Sam Tighe analyses the threat posed by Antonio Conte's rejuvenated Tottenham side, and how Southampton can keep out Spurs' key men. It's the latest edition of Tactical Watch, in association with

No doubt about it, Antonio Conte has overseen a significant, immediate uptick at Tottenham Hotspur since his appointment as manager last month.

After two years of drifting following the exit of Mauricio Pochettino, Spurs struggled to nail down their own identity, their own style, as two different coaches failed to pick up from where the Argentine left off.

But under Conte they’ve found their rhythm fast; his ideals are set in stone, his standards are sky-high, and Tottenham entered the festive period unbeaten in the league under his stewardship.

Some of the wins (2-0 vs Brentford, 3-0 vs Norwich City) have been very convincing, while the attacking performance levels in the 2-2 draw with Liverpool were excellent. Conte tweaked his formation for that game, switching from 3-4-3 to 3-5-2, which now adds a level of unpredictability to his approach moving forward.

A front two, supported by a midfield three, appears to bring the best out of Harry Kane and Heung-Min Son’s chemistry. When both operate centrally and exchange passes, it’s tough to get a handle on either – let alone both. That chemistry was on display against Liverpool, with Kane breaking his scoring duck and fashioning a few chances for his supporting cast. Son’s speed in behind is a danger Southampton are well aware of too.

They can also form two thirds of a front three, with Steven Bergwijn or Lucas Moura joining them from the flank. The knock-on effect is they’re a man lighter in midfield, but retain better width high up the pitch, so it’s not

on the wing-backs to stretch the pitch and get up the line.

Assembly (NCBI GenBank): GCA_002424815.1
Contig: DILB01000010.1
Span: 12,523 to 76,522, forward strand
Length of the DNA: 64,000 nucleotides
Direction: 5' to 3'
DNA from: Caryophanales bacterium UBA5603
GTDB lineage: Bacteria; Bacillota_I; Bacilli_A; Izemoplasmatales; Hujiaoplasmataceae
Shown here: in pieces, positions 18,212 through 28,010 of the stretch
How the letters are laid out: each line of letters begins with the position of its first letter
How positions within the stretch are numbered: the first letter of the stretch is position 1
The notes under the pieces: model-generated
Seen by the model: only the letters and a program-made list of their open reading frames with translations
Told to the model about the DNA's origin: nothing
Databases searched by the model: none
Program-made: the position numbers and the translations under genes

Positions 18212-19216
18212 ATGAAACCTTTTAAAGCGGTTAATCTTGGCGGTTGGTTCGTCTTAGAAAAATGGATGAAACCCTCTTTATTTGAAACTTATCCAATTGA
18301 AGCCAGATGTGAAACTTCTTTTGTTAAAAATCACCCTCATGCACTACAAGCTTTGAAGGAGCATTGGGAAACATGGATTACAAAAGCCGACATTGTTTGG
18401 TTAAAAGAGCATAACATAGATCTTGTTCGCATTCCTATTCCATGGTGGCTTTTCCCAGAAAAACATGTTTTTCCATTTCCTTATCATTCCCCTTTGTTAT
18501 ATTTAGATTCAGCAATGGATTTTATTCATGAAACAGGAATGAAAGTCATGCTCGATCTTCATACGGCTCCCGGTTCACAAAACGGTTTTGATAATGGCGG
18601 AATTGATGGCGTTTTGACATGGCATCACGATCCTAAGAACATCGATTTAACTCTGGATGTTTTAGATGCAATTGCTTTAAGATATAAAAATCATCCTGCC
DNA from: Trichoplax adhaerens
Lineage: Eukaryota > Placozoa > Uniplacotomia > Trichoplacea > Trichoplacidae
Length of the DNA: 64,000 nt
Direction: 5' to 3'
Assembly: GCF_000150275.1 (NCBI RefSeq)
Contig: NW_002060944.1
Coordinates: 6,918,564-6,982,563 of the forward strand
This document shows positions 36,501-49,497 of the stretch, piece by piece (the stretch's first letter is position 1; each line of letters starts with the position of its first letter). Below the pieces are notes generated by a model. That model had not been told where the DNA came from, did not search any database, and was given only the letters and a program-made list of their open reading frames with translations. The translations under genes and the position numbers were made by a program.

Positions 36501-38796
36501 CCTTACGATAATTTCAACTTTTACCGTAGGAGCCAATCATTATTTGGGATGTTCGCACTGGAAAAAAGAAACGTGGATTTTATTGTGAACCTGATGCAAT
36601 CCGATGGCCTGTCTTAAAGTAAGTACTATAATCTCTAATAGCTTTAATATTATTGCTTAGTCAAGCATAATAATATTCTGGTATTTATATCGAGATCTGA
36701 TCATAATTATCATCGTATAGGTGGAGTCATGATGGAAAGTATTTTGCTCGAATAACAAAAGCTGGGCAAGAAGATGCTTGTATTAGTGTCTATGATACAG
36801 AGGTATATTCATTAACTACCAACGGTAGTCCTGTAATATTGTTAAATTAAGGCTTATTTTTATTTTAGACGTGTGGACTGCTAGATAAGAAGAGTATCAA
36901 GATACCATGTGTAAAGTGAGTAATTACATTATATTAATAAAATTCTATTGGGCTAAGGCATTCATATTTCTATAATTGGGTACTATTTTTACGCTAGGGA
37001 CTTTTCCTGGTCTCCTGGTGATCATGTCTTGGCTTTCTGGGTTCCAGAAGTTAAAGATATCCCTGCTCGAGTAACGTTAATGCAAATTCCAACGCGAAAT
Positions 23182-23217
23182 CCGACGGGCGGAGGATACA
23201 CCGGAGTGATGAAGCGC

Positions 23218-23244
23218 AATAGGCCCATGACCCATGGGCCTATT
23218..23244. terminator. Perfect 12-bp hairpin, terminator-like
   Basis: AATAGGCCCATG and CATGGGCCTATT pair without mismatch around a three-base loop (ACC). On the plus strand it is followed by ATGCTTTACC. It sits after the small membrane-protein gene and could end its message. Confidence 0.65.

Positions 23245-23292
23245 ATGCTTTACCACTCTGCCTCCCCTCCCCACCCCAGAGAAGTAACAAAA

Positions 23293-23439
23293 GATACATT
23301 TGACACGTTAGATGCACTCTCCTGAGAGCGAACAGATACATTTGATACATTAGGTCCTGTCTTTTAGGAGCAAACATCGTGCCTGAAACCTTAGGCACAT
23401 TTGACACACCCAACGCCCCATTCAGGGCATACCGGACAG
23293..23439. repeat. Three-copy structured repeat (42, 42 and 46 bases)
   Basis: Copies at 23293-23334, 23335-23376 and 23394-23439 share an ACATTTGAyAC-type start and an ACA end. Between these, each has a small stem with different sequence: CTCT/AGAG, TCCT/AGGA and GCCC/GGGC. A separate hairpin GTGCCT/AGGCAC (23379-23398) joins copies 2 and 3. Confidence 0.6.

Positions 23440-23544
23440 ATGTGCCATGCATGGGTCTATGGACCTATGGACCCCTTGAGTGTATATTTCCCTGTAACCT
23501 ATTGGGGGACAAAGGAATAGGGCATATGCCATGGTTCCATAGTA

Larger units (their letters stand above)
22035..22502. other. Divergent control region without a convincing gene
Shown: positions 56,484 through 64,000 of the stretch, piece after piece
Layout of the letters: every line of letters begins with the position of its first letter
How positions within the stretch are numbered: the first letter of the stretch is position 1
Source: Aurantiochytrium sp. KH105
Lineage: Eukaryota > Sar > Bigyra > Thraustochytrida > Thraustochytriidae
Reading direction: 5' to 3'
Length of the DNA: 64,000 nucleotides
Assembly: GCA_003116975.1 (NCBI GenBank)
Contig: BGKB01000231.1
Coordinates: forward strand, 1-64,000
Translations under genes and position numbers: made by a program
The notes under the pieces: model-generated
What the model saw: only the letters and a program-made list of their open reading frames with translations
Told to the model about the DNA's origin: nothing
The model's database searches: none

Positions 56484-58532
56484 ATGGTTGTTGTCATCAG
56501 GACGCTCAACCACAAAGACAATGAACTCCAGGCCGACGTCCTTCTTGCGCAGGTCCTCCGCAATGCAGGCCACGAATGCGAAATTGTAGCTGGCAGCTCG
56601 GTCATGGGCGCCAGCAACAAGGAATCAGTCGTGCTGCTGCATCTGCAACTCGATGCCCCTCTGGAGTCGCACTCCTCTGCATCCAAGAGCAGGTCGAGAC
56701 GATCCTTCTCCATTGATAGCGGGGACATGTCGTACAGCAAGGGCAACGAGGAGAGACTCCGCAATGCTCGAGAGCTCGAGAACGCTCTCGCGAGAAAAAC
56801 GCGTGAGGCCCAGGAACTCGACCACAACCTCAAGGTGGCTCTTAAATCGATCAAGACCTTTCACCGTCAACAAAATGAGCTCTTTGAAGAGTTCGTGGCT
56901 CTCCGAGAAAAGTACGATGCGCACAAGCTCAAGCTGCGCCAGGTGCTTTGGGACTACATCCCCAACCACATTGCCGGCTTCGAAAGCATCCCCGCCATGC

Whatever alignment Conte chooses, expect some familiar patterns of play to emerge: first, a longer ball into Kane’s feet, who bounces it back to an onrushing midfielder from deep quickly; that midfielder can carry into space or try to feed an attacking run immediately if it’s on.

Preventing Kane receiving the ball to feet cleanly is key, and he’ll likely naturally favour Mohammed Salisu’s area of the pitch. Getting tight to jockey him and knock him off balance is important – but beware the first-time, round-the-corner pass to set Son free in behind.

Second, Spurs’ more gradual build-up tends to end with the ball at the wing-back’s feet in a crossing position. The left flank carries the greater threat in this area, making Tino Livramento’s role particularly important.

There’s potential success for Saints in trying to block Tottenham’s build-up play from deep; Eric Dier and Davinson Sánchez have struggled to find the right angles to deliver accurate longer passes forward, leading to some turnovers. Building periods of pressure is possible – Saints just need to cap them by taking the chances that arise.